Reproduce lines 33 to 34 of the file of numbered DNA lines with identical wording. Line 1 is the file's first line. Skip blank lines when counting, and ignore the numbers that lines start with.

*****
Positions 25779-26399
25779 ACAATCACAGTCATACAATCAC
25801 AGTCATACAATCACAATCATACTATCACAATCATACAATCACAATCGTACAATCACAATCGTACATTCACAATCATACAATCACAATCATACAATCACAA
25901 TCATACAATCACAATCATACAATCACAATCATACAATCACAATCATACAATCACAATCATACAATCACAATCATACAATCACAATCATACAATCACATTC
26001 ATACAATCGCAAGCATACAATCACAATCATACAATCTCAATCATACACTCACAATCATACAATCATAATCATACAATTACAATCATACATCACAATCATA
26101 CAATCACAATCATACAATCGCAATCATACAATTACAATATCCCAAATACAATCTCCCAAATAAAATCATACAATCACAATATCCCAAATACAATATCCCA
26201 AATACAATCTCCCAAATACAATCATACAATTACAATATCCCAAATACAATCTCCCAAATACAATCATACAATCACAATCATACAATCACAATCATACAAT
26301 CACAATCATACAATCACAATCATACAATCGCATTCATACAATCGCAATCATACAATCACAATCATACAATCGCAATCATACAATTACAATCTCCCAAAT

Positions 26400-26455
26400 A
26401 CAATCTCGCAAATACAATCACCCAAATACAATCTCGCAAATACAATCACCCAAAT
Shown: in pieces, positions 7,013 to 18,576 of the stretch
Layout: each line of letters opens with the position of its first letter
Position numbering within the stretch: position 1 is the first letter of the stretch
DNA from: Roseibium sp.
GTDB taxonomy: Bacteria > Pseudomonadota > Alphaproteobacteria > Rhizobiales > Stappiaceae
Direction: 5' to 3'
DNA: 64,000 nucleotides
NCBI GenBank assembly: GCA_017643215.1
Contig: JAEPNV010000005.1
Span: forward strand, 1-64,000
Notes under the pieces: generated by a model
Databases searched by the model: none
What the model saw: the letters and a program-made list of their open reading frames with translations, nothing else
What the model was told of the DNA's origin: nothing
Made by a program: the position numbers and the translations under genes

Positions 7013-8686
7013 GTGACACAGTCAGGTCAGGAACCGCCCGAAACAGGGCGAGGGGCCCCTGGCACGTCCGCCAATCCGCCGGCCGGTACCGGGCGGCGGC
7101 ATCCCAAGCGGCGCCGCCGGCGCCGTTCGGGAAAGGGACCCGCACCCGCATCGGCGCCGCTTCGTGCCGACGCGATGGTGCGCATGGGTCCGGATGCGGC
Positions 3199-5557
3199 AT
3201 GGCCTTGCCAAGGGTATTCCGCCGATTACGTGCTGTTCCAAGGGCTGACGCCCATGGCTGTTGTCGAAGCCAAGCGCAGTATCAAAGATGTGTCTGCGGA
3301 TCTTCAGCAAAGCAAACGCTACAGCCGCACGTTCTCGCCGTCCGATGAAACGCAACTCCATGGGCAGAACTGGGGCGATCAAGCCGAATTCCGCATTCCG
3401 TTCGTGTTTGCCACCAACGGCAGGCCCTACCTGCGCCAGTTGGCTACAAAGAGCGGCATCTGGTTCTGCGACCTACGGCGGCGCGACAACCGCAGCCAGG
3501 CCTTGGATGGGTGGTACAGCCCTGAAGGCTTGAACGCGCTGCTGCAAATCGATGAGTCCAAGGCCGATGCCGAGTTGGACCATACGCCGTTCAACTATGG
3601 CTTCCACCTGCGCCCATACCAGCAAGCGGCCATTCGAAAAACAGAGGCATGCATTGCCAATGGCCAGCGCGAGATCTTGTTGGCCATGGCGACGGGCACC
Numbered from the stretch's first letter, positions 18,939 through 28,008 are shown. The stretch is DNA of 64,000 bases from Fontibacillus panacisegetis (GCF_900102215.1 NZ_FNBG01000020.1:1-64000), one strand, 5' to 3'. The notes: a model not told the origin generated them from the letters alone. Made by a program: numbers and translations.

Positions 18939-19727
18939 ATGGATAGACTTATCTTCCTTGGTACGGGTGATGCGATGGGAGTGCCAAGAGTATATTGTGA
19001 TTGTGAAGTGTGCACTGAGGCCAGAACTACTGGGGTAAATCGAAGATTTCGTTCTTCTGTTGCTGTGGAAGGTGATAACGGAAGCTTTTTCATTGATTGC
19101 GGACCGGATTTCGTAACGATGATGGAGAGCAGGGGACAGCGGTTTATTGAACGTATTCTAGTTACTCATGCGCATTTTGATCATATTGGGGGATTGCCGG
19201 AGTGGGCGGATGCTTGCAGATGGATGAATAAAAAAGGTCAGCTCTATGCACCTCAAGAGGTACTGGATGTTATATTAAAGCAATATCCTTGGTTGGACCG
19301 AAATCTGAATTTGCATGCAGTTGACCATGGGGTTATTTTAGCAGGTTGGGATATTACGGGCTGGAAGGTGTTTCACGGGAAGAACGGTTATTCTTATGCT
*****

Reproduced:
3301 TCTTCAGCAAAGCAAACGCTACAGCCGCACGTTCTCGCCGTCCGATGAAACGCAACTCCATGGGCAGAACTGGGGCGATCAAGCCGAATTCCGCATTCCG
3401 TTCGTGTTTGCCACCAACGGCAGGCCCTACCTGCGCCAGTTGGCTACAAAGAGCGGCATCTGGTTCTGCGACCTACGGCGGCGCGACAACCGCAGCCAGG